Touring this incredible area can be swelteringly hot as there is not much shade, so it is best to come prepared with water bottles, hats and sunscreen. Better still, try to arrive either early in the day or late afternoon to miss the worst of the heat and crowds.

Baths of Aphrodite

Address: 30 miles (48km) north of Paphos Paphos

A famous romantic side trip from Paphos is a visit to the natural grotto on the Akamas Peninsula near Polis, 30 miles (48km) north of Paphos, where legend has it that the Greek goddess of love, Aphrodite, used to take her baths. The serene pool, shaded by a fig tree and surrounded by beautiful examples of maindenhair fern, can be reached by nature trails from Akamas.

This attraction has become a bit of a tourist trap and lately it is not the pristine and romantic experience people expect. You can't get into the water which disappoints many visitors, and if you are unlucky enough to visit when there are buses arriving you will hardly have a peaceful experience. However, the trails in the nature park around the pool are beautiful - you can walk all the way to the sea and there are lovely views.

Depending on the time of year, and the time of day, tourists are either charmed by the pool itself or annoyed by what they feel is a lack of anything worthwhile to see. If you combine a brief stop off at the baths with a stroll around the nature park then you can make a great and relaxing excursion of it, but it is probably best not to make an effort to visit the area just to see the pool. There is a restaurant and bar at the site which makes for a good break from trekking in the park.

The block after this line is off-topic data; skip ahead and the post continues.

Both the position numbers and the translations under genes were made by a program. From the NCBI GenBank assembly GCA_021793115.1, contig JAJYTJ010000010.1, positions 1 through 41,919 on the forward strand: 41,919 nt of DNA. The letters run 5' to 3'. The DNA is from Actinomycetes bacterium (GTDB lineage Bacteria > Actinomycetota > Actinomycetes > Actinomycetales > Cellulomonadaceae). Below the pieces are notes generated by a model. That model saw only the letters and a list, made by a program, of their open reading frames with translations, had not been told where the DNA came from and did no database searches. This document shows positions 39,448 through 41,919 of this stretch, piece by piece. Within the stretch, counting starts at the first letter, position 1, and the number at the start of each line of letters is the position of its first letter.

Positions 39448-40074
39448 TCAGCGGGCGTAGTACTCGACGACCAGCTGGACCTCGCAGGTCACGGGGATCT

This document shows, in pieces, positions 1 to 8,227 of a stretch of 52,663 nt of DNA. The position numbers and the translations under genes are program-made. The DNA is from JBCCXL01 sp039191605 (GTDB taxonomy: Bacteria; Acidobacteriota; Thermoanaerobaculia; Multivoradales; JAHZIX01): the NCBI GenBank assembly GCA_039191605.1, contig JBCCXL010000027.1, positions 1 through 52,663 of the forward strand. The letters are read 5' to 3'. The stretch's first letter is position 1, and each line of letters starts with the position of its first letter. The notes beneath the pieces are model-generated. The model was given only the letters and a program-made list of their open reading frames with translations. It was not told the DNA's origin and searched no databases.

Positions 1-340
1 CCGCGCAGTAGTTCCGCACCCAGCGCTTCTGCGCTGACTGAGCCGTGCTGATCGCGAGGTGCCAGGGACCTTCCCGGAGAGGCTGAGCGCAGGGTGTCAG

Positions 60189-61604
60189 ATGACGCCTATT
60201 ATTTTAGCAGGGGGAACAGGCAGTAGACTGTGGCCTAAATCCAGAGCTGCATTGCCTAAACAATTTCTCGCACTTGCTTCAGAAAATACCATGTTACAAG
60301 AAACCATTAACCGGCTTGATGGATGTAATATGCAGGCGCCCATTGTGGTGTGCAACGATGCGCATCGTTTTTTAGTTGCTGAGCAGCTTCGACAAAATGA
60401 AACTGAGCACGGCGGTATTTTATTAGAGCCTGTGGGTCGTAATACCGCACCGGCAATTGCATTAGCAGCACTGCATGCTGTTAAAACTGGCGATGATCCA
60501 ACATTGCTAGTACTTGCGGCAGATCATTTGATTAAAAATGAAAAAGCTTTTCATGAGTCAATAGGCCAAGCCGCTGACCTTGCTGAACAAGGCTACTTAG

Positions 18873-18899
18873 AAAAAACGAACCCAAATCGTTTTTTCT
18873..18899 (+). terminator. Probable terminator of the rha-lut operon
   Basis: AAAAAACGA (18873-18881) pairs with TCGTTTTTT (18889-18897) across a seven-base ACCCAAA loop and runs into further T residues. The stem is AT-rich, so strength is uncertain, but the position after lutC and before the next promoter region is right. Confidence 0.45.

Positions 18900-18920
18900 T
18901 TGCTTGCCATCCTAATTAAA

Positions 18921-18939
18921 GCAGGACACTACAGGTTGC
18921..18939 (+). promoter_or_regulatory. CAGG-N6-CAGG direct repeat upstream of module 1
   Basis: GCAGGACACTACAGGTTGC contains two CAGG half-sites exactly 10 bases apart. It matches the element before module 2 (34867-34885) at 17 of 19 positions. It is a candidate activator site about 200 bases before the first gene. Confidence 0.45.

Folk Art Museum

Address: 253 Ayios Andreas Street Limassol

A collection of traditional costumes, farm and household tools, tapestries, embroidery, wooden chests, jewellery and a variety of local handicrafts are among the displays at Limassol's Municipal Folk Art Museum, contained in a restored historic house.

The Folk Art Museum has been awarded the Europa Nostra Award for its commitment to preserving Cyprus' cultural legacy and there are an impressive 500 exhibits in the house's six rooms. The collection spans the 19th and early 20th centuries. Authentic Cypriot handicrafts are also offered for sale. This is not a big museum, but it is a charming one and the displays are interesting and atmospheric.

Cyprus Medieval Museum